The current training practices across urban and rural won’t change on Day One, and all prior learning and qualifications will be recognised. During the three year integration phase (2017-2020) Fire and Emergency New Zealand will progress a long term capability development approach for operational personnel. This will include assessing the standards and quality of training.
Where is training heading regarding technical rescues?
This is something that will be looked at in the integration phase (2017-2020) as the Transition Project team is focused on delivering new and essential training for 1 July 2017. All current urban and rural operations training will continue on Day One.
What’s the arrangement for my Brigade or Voluntary Rural Fire Forces to continue using our current response assets?
Any response assets currently used will continue to be available from 1 July. Legal arrangements will be in place to ensure that response assets remain available for VRFFs and Volunteer Brigades to continue to carry out their duties.
Will assets that have been purchased through community fundraising stay with the community?
Yes, assets will continue to be used in the community/region that brought or fundraised for them, using the philosophy that the assets obtained for a community should be retained by the community.
Brand and identity
Will there be new uniforms, new logo and new livery to go with the new name? What colour will the trucks be?
Fire and Emergency New Zealand is a new organisation, and needs its own logo. The new logo will be shared shortly, once a decision has been made by the Board. However, uniforms and fleet livery will not change on Day One. This is because the question of uniforms is one that will require extensive discussions and consultation.
To develop the new logo, the Transition Project team has been engaging with over 160 fire personnel (and the public) to hear what our personnel need, want and, most of all, value about their organisation. Once the identity changes have been decided by the Board, there will be a gradual transition to the new look from Day One onwards. When uniforms, livery, or trucks, need replacing this is when any changes (if required) will be made.
Funding and finance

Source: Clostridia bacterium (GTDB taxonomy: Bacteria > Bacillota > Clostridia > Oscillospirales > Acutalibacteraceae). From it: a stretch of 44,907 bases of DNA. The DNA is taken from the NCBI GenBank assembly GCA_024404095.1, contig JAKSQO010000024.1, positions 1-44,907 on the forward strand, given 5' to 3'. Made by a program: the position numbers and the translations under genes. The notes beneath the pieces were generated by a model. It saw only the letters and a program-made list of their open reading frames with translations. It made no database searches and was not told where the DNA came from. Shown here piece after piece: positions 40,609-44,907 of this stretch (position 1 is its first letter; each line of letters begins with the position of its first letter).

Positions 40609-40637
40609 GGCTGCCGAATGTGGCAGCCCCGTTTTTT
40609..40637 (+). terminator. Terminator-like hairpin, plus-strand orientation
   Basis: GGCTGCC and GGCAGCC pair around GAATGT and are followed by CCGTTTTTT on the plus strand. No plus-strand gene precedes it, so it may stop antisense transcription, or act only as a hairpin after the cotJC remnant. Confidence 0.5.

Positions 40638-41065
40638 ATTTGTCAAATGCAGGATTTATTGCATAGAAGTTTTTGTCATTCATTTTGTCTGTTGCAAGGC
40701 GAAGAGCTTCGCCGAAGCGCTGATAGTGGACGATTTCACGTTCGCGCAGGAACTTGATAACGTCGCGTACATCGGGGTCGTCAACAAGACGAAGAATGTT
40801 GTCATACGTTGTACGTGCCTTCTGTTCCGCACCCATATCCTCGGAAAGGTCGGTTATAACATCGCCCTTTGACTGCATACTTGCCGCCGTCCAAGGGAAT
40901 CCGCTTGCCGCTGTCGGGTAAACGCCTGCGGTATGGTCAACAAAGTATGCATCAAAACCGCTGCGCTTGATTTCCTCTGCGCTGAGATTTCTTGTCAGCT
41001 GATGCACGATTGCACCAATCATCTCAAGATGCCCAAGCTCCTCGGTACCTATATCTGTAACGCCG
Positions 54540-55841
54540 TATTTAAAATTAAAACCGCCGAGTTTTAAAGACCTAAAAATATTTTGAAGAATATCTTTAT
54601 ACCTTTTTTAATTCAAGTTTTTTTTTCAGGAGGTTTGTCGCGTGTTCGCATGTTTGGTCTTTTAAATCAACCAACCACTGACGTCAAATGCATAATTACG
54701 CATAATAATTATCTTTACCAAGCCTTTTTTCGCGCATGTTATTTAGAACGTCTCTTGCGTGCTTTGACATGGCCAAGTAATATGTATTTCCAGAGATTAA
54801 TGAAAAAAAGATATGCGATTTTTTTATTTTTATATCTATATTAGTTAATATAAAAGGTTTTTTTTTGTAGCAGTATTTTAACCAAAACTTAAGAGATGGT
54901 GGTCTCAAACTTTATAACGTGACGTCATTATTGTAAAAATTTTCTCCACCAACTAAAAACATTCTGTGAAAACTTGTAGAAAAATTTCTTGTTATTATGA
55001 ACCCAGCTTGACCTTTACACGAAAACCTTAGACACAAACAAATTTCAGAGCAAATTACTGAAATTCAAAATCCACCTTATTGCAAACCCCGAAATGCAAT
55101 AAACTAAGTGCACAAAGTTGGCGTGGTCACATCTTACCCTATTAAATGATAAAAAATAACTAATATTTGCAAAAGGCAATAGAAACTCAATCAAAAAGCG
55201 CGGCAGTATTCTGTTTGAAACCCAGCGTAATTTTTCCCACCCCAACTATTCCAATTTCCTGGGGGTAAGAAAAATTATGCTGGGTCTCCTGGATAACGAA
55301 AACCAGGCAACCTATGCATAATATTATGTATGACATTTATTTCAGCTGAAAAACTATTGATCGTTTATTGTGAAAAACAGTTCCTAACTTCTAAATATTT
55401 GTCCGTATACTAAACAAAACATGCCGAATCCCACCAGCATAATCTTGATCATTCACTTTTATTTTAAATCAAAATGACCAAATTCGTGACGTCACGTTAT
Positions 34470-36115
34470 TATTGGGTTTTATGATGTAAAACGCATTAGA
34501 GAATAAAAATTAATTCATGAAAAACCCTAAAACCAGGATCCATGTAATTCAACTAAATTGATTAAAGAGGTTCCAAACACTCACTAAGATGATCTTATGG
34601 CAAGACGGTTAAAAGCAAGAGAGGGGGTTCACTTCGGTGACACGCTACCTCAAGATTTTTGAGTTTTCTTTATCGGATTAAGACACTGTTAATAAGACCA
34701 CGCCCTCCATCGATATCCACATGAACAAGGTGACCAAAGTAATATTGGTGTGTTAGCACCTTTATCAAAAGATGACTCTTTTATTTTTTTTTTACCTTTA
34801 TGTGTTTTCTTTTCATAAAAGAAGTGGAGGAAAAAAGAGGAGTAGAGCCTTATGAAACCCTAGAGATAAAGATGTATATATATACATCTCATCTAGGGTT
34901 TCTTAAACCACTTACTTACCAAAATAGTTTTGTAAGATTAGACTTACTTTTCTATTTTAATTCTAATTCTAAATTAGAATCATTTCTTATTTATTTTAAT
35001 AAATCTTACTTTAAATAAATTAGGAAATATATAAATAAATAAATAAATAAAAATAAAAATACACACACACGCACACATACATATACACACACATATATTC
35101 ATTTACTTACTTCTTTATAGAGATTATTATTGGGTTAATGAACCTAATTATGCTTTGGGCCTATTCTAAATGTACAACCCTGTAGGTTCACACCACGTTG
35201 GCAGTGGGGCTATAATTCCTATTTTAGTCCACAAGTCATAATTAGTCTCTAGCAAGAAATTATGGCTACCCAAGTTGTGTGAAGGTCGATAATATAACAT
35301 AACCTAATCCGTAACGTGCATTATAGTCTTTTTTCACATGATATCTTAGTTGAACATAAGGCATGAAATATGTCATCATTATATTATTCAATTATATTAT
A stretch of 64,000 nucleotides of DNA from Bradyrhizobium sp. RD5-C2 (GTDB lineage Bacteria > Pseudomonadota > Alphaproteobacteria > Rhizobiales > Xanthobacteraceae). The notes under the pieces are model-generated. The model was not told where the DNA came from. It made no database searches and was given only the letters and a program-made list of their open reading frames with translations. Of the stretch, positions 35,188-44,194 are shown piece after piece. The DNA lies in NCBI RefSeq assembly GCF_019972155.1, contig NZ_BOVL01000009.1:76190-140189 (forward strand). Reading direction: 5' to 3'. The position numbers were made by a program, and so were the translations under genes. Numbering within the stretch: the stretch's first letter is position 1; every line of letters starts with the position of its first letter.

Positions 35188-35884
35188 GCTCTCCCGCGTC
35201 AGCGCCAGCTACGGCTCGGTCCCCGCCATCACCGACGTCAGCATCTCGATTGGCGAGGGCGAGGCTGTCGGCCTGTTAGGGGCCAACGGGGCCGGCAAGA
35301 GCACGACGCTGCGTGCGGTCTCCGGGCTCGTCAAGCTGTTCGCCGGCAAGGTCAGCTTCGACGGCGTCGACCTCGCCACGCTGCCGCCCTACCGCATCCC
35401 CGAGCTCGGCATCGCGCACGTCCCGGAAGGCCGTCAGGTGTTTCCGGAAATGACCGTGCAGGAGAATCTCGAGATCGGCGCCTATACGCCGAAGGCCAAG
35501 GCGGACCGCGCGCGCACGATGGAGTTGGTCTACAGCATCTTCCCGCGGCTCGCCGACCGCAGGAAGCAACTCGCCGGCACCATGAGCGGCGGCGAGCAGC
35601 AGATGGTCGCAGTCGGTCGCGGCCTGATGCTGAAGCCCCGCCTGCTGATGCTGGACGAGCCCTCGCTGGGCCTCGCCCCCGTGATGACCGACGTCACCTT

Can volunteers or their employers be considered for reduced insurance levies?
The Board is discussing a number of options to provide an enhanced range of support for volunteers across a number of areas. However, levy exemptions can only be set under regulations made by the Government. The Department of Internal Affairs consulted publicly last year on levy exemptions. The proposals did not include an exemption or partial exemption for volunteers; rather they focused on changes to the types of property currently exempt from the levy.
We understand from research that volunteers are motivated by a variety of factors and there are differing opinions about cash payments and insurance subsidies.
In terms of the range of support for volunteers, the Transition Project team is working with urban and rural representatives on a volunteer strategy to improve support for volunteers in the new organisation.
Will we need to change names on bank accounts?
Not at this stage.
Will rural firefighters be paid?
On 1 July 2017, all rural volunteers will become Fire and Emergency New Zealand personnel on the same payment arrangements they are currently on, with no change to any current payments.
What happens to substantial amounts of money some Brigades or VRFFs have invested? Will the new Fire and Emergency New Zealand management be able to access the money or expect the Brigade to use it for what has historically been operational expenses?
The current arrangements will continue. The existing bank account is yours (belongs to the brigade) and that will continue.
Local Advisory Committee Boundaries
How will Fire and Emergency New Zealand consult with the public on boundaries when we have so many already ie. Police, Ambulance etc?
While the Fire and Emergency New Zealand Bill requires the Board to consider the boundaries of other relevant services when setting boundaries for Local Advisory Committees, this is just one consideration. The Board also has to consider the efficiency and effectiveness of fire and emergency services in the local area, and the local risk profile.
The Board must endeavour to ensure the efficiency and effectiveness of the committees and the ability of the committees to represent relevant communities.